Last week my dear friend Helen was in town and she came over for dinner.
“What do you want to eat,” I had asked her, in preparation.
“Something that you can write about for your blog, of course,” she responded.
Helen is a vegetarian. She is also British, which means she grew up eating things like bangers and cottage pie and other euphemisms for … well, let’s not go there. In any case, I’d meant to ask Helen why and when she became a vegetarian but I forgot. I suppose it was because she grew up eating bangers.
In any case, the morning of her visit was cold and wet so I decided to make Martha Rose Shulman’s Rich Garlic Soup with Spinach and Pasta Shells for dinner.
I left the cookbook on the counter, opened to that page, while I started peeling the garlic. The Professor raised an eyebrow when he glanced at the recipe, but I pointed to Shulman’s words and repeated them: “It’s a meal in a bowl.”
“OK,” he replied, still skeptical.
The results were mixed.
For a meatless, creamless soup, the broth really was quite tasty and rich, thanks to the addition of four egg yolks. “It tastes good,” The Professor said. “Though I’d still call it subtle.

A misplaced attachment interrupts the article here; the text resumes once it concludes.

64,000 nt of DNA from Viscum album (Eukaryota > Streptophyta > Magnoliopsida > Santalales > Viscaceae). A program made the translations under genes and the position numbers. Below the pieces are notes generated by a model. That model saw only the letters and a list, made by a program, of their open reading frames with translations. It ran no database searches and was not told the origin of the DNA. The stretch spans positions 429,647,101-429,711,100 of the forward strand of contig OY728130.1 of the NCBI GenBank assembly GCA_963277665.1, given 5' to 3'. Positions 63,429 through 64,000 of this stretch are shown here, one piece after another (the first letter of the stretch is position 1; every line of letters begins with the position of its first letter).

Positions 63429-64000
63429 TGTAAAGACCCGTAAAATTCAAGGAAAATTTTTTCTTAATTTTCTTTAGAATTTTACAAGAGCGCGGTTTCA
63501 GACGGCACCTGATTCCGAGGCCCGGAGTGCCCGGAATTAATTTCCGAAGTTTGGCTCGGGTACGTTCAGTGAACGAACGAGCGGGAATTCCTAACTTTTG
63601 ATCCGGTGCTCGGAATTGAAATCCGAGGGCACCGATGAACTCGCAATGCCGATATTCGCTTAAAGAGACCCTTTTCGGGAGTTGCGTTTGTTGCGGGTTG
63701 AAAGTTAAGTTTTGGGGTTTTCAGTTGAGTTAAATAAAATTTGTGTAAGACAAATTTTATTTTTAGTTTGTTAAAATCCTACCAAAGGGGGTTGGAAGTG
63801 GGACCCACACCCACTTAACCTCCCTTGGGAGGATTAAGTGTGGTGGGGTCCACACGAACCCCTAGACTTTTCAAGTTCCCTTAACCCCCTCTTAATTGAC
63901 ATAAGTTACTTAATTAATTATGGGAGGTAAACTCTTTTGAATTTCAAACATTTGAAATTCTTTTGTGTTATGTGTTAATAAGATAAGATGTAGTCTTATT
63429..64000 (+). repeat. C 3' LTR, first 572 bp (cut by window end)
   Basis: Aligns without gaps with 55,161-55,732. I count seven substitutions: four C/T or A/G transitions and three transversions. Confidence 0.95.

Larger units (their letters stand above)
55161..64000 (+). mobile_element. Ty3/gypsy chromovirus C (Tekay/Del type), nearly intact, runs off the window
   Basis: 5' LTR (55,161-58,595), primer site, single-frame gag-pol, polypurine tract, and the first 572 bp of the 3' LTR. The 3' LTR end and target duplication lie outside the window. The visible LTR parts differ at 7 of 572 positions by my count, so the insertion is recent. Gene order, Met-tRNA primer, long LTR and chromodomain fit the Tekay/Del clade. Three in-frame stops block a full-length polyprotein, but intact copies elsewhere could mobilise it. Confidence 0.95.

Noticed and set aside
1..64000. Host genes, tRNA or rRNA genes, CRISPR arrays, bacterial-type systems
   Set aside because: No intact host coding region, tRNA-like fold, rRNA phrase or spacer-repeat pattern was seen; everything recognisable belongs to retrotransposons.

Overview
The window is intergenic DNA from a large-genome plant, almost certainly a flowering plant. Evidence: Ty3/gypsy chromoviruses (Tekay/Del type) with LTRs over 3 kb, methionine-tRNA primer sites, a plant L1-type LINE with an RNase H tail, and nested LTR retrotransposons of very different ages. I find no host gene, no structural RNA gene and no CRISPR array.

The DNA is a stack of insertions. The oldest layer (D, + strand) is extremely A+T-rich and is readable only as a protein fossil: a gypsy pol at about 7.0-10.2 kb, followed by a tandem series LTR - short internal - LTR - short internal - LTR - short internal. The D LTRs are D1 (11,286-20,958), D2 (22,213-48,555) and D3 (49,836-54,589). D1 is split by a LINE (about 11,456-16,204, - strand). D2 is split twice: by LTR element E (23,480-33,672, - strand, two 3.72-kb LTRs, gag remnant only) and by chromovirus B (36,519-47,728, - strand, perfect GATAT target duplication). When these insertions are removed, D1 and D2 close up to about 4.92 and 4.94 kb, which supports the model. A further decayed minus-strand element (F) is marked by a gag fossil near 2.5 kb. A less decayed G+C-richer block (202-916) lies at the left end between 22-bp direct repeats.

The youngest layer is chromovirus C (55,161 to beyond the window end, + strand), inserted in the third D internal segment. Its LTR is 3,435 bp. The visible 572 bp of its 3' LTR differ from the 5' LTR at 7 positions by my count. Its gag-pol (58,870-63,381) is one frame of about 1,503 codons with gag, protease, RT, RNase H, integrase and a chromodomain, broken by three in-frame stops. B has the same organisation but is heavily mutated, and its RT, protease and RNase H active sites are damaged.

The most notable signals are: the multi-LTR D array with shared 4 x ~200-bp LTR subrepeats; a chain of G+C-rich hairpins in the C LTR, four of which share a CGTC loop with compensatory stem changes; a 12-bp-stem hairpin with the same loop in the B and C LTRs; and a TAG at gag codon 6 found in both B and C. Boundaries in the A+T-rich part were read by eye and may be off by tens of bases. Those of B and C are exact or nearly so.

Subtle! It has damn near thirty cloves of garlic in it! I thought to myself, and turned my attention to Helen.
But The Professor continued his critique. The soup’s main flaw, to his mind, was the toasted bread, which the recipe calls for putting in the bottom of the bowl, sprinkling with grated Gruyere, and then topping with the hot soup. Inevitably, the bread turns mushy, and The Professor can’t abide mushy.
At the end of the meal, The Professor offered his conclusion: “I guess it’s filling … if you eat enough of it. But a meal in a bowl it is not!”
I think the soup is worth trying again — with the bread simply sliced for dunking into the soup, or cubed for sprinkling on top.